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Adverse Childhood Experiences: Translating Knowledge into Identification of Children at Risk for Poor Outcomes

      Abstract

      Objective

      To pilot test a tool to screen for adverse childhood experiences (ACE), and to explore the ability of this tool to distinguish early child outcomes among lower- and higher-risk children.

      Methods

      This cross-sectional study used data collected of 102 children between the ages of 4 and 5 years presenting for well-child visits at an urban federally qualified health center. Logistic regression analyses adjusted for child sex, ethnicity, and birth weight were used to test the association between each dichotomized child outcome and risk exposure based on a 6-item (maltreatment suspected, domestic violence, substance use, mental illness, criminal behavior, single parent) and 7-item (plus maternal education) Child ACE tool.

      Results

      Effect sizes were generally similar for the 6-item and 7-item Child ACE tools, with the exception of 2 subscales measuring development. The adjusted odds of behavior problems was higher for children with a higher compared to a lower 7-item Child ACE score (adjusted odds ratio [aOR] 3.12, 95% confidence interval [CI] 1.34–7.22), as was the odds of developmental delay (aOR 3.66, 95% CI 1.10–12.17), and injury visits (aOR 5.65, 95% CI 1.13–28.24), but lower for obesity (aOR 0.32, 95% CI 0.11–0.92).

      Conclusions

      Brief tools can be used to screen for ACE and identify specific early child outcomes associated with ACE. We suggest that follow-up studies test the incorporation of the 7-item Child ACE tool into practice and track rates of child behavior problems, developmental delays, and injuries.

      Keywords

      What's New
      We describe a new screening tool for adverse childhood experiences and the association of these experiences with brief measures of early child outcomes. This tool can provide needed information to guide the development of effective strategies for primary prevention through pediatric practice.
      A robust body of literature provides support for an association between early childhood experiences and adult outcomes. This literature includes animal studies of prenatal and postnatal conditions, psychological studies of early life stress, and epidemiologic studies of psychosocial risk factors.
      • Anda R.F.
      • Felitti V.J.
      • Bremner J.D.
      • et al.
      The enduring effects of abuse and related adverse experiences in childhood. A convergence of evidence from neurobiology and epidemiology.
      • Barker D.
      Mothers, Babies and Health in Later Life.
      • Nathanielsz P.
      Life in the Womb: The Origin of Health and Disease.
      • Repetti R.
      • Taylor S.
      • Seeman T.
      Risky families: family social environments and the mental and physical health of offspring.
      • Wadsworth M.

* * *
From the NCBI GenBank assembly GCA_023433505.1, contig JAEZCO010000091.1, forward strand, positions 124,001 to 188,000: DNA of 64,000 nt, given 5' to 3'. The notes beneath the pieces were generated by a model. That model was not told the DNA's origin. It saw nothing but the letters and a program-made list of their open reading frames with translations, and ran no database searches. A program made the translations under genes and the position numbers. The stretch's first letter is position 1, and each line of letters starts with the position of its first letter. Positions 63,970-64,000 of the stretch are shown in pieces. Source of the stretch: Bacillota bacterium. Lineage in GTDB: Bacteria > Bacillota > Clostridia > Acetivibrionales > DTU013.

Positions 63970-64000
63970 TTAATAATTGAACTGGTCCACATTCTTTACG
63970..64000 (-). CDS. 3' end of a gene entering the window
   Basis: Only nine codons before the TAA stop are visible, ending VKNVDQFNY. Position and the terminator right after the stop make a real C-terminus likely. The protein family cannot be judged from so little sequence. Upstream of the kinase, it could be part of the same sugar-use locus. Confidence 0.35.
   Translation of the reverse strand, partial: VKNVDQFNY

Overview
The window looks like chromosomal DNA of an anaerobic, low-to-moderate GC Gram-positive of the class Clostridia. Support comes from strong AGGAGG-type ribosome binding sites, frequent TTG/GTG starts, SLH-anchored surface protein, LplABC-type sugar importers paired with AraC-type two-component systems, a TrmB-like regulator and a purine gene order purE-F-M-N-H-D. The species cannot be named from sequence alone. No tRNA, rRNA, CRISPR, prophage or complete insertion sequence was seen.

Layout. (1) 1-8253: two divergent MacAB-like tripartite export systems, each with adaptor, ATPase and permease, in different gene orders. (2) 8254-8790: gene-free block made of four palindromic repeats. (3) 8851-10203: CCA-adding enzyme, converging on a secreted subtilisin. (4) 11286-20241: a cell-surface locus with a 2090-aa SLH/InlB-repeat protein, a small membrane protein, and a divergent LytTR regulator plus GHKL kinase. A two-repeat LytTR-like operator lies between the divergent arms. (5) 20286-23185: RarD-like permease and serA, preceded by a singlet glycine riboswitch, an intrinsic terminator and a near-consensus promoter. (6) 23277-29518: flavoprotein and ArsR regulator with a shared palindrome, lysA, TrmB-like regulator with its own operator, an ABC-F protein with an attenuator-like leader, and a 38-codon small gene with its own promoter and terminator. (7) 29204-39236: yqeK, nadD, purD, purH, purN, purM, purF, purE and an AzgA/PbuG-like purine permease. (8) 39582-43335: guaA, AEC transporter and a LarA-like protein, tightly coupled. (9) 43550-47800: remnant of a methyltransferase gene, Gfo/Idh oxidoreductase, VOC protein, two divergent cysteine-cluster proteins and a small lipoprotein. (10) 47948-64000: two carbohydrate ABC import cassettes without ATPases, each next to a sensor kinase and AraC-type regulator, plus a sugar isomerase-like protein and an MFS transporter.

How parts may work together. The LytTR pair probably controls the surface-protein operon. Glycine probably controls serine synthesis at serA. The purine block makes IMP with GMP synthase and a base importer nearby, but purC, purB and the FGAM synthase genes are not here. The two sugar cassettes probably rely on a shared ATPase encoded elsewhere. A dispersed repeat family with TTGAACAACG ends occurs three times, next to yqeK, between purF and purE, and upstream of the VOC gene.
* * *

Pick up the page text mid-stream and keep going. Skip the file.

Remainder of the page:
• Kuh D.
      Childhood influences on adult health: a review of recent work from the British 1946 National Birth Cohort study, the MRC National Survey of Health and Development.
      • Werner E.
      • Smith R.
      Journeys from Childhood to Midlife: Risk, Resilience, and Recovery.
      Factors used to identify risk in the adverse childhood experiences (ACE) literature include child psychological abuse, child physical abuse, child sexual abuse, substance abuse in the household, mental illness in the household, domestic violence, incarceration of a household member, and parent marital status. The ACE literature shows that exposure to multiple risk factors during childhood is associated with higher rates of depression, tobacco use, alcoholism, illicit drug use, attempted suicide, sexually transmitted diseases, obesity, diabetes, ischemic heart disease, stroke, chronic obstructive pulmonary disease, and cancer.
      • Felitti V.J.
      • Anda R.F.
      • Nordenberg D.
      • et al.
      Relationship of childhood abuse and household dysfunction to many of the leading causes of death in adults. The Adverse Childhood Experiences (ACE) study.
      • Brown D.
      • Anda R.
      • Tiemeier H.
      • et al.
      Adverse childhood experiences and the risk of premature mortality.
      Although the influence of ACE has been demonstrated across socioeconomic status, there is also a sizable literature linking low socioeconomic status to cardiovascular disease and other morbidities in adulthood.
      • Braveman P.
      • Egerter S.
      • Mockenhaupt R.
      Broadening the focus: the need to address the social determinants of health.
      • Brooks-Gunn J.
      • Duncan G.
      The effects of poverty on children.
      • Cohen S.
      • Janicki-Deverts D.
      • Chen E.
      • et al.
      Childhood socioeconomic status and adult health.
      • Hawkins J.
      • Catalano R.
      • Miller J.
      Risk and protective factors for alcohol and other drug problems in adolescence and early adulthood: implications for substance abuse prevention.
      • Luthar S.
      Poverty and Children’s Adjustment.
      • Institute of Medicine
      Health and Behavior: The Interplay of Biological, Behavioral, and Societal Influences.
      • Tucker-Seeley R.
      • Li Y.
      • Sorensen G.
      • et al.
      Lifecourse socioeconomic circumstances and multimorbidity among older adults.
      As a whole, this research suggests that individual risk factors in childhood do not determine individual outcomes in adulthood, but that the accumulation of multiple risk factors in childhood greatly increases the odds of a range of poor outcomes.
      • Evans G.
      • English K.